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Airstrikes in Marawi as Philippines troops try to retake city
Video provided by AFP
Newslook

MARAWI, Philippines — At a crowded center for refugees fleeing the fighting that has ravaged this city, Merlinda Obedencio never lets her most valuable possession out of sight: a blue cellphone.

It is the only link she has to her husband and three of their six children being held by Islamic State-linked extremists.

Obedencio’s husband, Raul, and their children were captured by the local Maute extremist group during a siege that started May 23 and has left almost 600 dead.

Almost 400,000 people have been displaced by the fighting in Marawi, a city on the southern island of Mindanao, according to the Philippine military. And like Obedencio, most face an uncertain future in a region turned upside down by extremist violence.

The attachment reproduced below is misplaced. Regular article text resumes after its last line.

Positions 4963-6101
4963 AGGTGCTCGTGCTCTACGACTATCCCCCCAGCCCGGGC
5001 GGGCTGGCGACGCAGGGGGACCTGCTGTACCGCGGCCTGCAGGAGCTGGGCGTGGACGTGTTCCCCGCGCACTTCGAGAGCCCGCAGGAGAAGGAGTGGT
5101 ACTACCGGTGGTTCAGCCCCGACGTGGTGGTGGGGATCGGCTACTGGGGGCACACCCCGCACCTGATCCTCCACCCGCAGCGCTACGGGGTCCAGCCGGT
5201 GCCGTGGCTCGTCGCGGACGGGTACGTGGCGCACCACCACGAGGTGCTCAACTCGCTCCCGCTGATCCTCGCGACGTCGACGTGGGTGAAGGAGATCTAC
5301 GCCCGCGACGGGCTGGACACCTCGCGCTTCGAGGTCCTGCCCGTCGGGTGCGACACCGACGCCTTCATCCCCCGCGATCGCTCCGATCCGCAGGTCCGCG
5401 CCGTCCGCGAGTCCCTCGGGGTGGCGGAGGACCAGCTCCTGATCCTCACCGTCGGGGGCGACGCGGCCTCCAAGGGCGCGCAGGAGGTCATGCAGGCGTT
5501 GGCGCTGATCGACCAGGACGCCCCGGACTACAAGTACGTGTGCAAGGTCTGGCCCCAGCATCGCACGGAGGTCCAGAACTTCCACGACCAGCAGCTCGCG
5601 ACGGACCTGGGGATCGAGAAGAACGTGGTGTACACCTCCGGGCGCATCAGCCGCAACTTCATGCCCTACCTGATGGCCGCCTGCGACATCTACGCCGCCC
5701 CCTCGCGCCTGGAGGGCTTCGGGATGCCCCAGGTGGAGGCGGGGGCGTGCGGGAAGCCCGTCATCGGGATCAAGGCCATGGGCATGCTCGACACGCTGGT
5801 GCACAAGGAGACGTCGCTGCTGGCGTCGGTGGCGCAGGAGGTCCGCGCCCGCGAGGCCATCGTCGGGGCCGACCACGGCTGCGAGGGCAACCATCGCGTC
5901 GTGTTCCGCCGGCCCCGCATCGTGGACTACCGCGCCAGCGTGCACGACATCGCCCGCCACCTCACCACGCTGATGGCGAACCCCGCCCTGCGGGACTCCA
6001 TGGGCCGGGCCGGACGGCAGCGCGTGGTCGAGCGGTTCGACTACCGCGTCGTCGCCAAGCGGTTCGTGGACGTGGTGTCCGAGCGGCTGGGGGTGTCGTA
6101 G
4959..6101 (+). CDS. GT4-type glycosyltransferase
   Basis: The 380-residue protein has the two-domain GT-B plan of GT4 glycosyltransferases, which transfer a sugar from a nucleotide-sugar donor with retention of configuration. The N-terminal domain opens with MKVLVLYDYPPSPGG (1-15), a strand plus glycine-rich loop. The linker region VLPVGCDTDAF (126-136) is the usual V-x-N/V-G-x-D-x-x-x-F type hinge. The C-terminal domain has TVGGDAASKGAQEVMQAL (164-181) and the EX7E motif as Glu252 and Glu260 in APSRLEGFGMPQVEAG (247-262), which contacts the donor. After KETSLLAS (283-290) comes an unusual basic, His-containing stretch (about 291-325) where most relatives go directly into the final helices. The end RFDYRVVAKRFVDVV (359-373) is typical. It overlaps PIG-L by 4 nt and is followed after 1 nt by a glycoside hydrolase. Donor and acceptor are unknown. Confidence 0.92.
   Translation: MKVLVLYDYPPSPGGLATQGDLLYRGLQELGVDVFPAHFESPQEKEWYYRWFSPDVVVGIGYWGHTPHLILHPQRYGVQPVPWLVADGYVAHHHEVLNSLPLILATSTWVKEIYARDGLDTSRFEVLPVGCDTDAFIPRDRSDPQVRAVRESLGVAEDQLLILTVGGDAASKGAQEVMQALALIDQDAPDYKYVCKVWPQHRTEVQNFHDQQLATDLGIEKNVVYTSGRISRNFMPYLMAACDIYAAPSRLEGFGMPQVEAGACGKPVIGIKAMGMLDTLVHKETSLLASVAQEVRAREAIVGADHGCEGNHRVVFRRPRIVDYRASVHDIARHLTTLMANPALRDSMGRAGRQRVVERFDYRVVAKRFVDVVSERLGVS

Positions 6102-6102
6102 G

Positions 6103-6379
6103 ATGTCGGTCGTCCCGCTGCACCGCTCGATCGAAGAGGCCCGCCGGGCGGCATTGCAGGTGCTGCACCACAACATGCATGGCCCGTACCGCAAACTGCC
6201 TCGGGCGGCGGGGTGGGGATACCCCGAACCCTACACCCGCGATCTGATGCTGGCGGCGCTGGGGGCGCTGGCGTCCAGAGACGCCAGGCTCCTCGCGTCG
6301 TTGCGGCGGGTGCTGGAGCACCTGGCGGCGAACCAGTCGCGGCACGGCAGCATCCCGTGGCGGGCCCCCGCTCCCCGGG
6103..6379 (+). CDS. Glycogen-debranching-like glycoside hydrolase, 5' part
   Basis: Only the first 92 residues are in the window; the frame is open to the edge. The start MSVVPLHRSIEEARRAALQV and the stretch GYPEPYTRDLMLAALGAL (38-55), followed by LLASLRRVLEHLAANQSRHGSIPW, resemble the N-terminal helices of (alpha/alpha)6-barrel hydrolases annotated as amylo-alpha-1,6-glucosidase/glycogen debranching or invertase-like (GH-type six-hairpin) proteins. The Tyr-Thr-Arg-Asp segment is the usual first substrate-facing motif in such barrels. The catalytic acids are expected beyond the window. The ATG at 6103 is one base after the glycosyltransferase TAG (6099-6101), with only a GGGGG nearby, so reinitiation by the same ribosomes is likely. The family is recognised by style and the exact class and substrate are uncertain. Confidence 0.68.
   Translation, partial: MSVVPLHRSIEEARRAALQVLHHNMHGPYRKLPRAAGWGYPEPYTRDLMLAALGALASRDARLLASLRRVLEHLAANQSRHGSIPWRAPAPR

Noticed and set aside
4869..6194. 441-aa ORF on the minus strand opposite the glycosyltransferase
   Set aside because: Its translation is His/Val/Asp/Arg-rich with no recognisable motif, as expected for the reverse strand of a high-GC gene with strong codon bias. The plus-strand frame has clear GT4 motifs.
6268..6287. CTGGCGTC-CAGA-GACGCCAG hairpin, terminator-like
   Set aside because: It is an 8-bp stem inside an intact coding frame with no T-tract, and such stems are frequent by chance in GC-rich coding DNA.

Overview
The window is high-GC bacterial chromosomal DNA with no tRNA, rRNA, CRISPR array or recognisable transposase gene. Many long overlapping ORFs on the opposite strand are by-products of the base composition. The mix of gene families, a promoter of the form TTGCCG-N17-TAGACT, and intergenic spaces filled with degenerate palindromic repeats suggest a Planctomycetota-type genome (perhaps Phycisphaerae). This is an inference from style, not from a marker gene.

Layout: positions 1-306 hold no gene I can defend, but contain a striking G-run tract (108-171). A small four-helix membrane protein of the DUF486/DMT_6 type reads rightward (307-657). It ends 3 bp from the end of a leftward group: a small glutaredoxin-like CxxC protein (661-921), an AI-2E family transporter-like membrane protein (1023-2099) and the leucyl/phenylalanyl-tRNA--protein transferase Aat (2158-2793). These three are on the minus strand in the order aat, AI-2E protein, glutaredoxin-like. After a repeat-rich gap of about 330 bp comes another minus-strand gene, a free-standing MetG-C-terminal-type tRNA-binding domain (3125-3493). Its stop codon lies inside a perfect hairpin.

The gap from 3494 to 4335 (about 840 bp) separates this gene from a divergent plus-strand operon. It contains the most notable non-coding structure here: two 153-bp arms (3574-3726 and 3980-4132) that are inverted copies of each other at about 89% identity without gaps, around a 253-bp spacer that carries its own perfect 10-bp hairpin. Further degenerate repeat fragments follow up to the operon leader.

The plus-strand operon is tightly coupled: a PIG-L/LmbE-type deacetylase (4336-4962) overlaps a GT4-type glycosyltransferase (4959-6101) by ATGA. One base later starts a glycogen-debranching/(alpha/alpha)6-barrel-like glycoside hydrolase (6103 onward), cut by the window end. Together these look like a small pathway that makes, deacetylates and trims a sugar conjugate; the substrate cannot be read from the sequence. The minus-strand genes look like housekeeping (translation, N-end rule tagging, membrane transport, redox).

The Islamic State, also known as ISIS, views the drawn-out battle as a major win at a time when it is being driven out of its base in Iraq and Syria, bringing greater attention to the Philippines and Southeast Asia as a new beachhead for extremists.

“This is what I consider the first significant example of how foreign fighters from the Syria/Iraq battle space can be brought to bear in another part of the world,” said Thomas Sanderson, director of the Transnational Threats Project at the Center for Strategic and International Studies in Washington, D.C.

After weeks of not knowing whether her…